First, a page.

Fig. 13〉 is a slope map produced by resetting the slope classification with 30° as the reference angle. The slope in most of the area inside the fortress is below 30°. The parts that are estimated to be the summit of the mountain, ridge and fortress wall show slopes that are ≥30°. In general, a slope of ≥ 30° is classified as a cliff in geomorphology.20
Most of the slopes around the area presumed to be a part of the north side of the fortress wall, which is not clearly represented in the elevation map or aspect map, are ≥30°. Therefore, most of the area estimated to be a part of the north side of the fortress wall and its surrounding area are judged to be a cliff. In particular, the north side is connected to the curved part around the Seseong Mountain Fortress and shows a steep slope. Considering these characteristics, the northern fortress wall seems to be an advantageous area compared to other parts of the fortress wall in terms of defense with cliffs in the surrounding areas. One point to note is that because of the steep slope, it is possible that the fortress wall was damaged or lost from different artificial and natural influences in later eras. Therefore, this might have led to the unclear presentation of the area in the elevation map and aspect map. However, since the boundary between the cliff and the fortress wall is clearly visible in the slope analysis, there should be no problem in assuming this place as the north side of the fortress wall of Seseong Mountain Fortress.
With basic surface analysis based on GIS alone, it is possible to visually observe and estimate the shape of the fortress wall and the shape of the surrounding topography. However, additional analysis is needed for observation of the detailed shape of the terrain and verification of the data obtained from visualization.
Next is an analysis using (the) DEM and hill shading maps. In general, hill shading or relief shading is a method used in general digital cartography, with slopes shaded to achieve a realistic representation of the actual terrain and express topographical shapes with highs and lows. The map is produced based on the elevation data in the form of raster data21.
The hill shading map created on the computer provides visual representation of the shading effect according to the elevation of the terrain; thus, the three-dimensional map ensures visual representation of the elevation in 2D surface. The map allows for a natural expression of the topographic shape in relief form by setting the azimuth angle of the sun and the angle on the horizontal plane.22
In Europe, where research using LiDAR has advanced, a range of visualization techniques are employed to verify the study area. The accuracy of the remote sensing method using LiDAR is improved through cross-validation of the archaeological features that are observed in different visualization maps and images produced by these different techniques.23
In this study, a number of visualization tools were used to visually verify the terrain and archaeological evidence around the study area, Seseong Mountain Fortress. Through application of image filtering on the pixel values of an image, natural and artificial boundaries in the image were detected and inaccurate data were removed to improve clarity or the quality of raster image data, and more precise analysis could be achieved.
In particular, a variety of image filters were applied to enhance the effect of visual detection by emphasizing the edge lines of the fortress wall that were not visualized. The purpose of using multiple filters for improved edge detection is to visually check and examine the archaeological data for a specific area several times. In this paper, the filters were used to observe the shape of the fortress wall.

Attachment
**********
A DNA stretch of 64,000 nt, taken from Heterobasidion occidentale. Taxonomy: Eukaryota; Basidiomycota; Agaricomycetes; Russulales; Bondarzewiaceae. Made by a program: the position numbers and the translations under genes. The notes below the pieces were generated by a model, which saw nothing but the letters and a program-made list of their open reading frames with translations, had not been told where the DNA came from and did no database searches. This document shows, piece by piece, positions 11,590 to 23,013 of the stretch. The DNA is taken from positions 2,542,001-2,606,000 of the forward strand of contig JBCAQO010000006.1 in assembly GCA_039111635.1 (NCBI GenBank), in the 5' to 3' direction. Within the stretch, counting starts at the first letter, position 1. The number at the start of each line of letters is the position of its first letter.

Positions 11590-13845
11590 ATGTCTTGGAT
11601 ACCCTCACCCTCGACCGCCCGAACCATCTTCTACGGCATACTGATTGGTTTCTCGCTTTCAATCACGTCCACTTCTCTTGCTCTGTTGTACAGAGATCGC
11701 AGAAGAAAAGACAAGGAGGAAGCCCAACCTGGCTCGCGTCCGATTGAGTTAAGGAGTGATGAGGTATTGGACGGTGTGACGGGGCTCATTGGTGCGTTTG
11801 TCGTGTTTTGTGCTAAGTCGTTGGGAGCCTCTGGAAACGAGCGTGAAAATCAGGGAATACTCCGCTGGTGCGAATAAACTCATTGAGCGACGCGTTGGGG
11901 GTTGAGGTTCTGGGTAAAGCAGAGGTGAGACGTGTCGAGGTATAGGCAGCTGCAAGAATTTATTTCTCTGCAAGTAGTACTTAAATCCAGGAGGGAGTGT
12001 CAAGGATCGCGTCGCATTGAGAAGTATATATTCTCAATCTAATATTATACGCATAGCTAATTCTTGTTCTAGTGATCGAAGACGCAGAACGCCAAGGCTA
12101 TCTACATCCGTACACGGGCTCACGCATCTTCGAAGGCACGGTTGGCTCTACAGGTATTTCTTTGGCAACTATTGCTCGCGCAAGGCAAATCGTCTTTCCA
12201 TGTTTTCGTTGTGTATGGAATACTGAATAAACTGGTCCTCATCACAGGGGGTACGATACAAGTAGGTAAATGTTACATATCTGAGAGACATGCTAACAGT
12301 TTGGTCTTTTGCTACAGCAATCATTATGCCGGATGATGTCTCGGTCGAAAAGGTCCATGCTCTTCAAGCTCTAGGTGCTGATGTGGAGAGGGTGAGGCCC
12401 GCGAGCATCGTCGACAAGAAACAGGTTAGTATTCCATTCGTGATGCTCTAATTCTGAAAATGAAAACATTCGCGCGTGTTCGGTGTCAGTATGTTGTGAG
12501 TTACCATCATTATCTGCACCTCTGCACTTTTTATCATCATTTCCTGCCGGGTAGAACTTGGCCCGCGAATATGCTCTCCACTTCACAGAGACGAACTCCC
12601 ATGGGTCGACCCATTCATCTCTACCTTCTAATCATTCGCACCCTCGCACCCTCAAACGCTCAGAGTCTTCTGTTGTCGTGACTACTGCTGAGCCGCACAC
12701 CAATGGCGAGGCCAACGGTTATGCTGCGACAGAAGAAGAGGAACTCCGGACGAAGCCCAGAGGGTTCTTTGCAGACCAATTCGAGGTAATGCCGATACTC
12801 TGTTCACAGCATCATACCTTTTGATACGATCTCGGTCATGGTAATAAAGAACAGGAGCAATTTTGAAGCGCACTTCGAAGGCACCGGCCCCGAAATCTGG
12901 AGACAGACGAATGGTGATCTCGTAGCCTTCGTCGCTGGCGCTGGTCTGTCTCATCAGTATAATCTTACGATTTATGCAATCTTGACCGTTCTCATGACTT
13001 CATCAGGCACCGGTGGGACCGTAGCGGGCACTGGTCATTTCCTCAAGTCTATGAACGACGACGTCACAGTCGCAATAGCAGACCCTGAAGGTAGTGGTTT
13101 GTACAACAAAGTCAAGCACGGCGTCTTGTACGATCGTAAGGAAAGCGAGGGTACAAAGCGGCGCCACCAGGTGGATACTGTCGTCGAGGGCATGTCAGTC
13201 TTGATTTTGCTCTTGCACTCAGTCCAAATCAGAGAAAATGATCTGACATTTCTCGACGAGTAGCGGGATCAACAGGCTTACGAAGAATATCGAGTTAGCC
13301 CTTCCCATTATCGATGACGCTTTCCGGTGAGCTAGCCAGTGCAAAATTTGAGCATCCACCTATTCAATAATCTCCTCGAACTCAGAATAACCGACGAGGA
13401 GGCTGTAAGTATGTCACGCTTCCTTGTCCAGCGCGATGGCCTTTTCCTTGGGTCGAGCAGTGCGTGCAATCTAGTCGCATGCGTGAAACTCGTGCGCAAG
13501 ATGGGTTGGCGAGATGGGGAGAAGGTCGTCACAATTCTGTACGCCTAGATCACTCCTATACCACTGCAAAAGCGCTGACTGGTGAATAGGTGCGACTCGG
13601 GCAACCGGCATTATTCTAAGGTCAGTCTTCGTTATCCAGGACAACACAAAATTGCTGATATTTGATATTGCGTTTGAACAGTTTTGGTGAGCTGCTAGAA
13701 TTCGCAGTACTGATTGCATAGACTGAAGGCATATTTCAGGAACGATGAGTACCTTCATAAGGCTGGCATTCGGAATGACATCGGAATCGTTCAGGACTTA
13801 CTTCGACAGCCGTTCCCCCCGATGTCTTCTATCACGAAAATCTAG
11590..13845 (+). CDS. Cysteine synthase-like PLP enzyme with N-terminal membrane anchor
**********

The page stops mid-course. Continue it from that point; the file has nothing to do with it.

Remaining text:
ArcGIS 10.8 was used for analysis. The description of the image visualization and filtering techniques used are summarized in 〈Table 2〉. The results of images after application of filters are shown in 〈Figs. 1418〉.
First, in DEM, optimal stretch value was applied using dynamic range adjustment (DRA), then a hill shading map was produced, followed by the application of various filters for visualization. The overall shape and edges of the fortress wall were also observed in the hill shading map, but for additional observation and comparative analysis, a range of image filters for edge emphasis were used to improve edge detection.
Gradient type filters showed many different results by adjusting the image intensity and directional change of colors. In particular, the overall edge lines of the fortress wall were more clearly shown in the south gradient, northeast gradient, and northwest gradient filters than other filters.
In the case of Laplacian type filters used for edge emphasis, the overall terrain and fortress wall were observed more clearly with the Laplacian 5x5 filter than with the Laplacian 3x3 filter when viewing the resulting image at a small scale. However, when zoomed in for analysis at a large scale, the Laplacian 3x3 filter provided more detailed information about the fortress wall shape.
The filters of line detection types have more detailed boundaries than other filters. Among them, the line horizontal filter was relatively easier to observe with naked eye than filters of other line detection types.
The image obtained from applying a Sobel type filter showed clear edge emphasis, and a Sobel Vertical filter provided more information about the fortress wall shape than a Sobel Horizontal filter.
Sharpening type filters provide a good visual representation of the elevation of the entire terrain. In particular, the shape of the terrain is presented more clearly by using a Sharpening 3x3 filter than using a Sharpening 5x5 filter. Smoothing type and point spread type filters showed almost similar results to the hill shading map.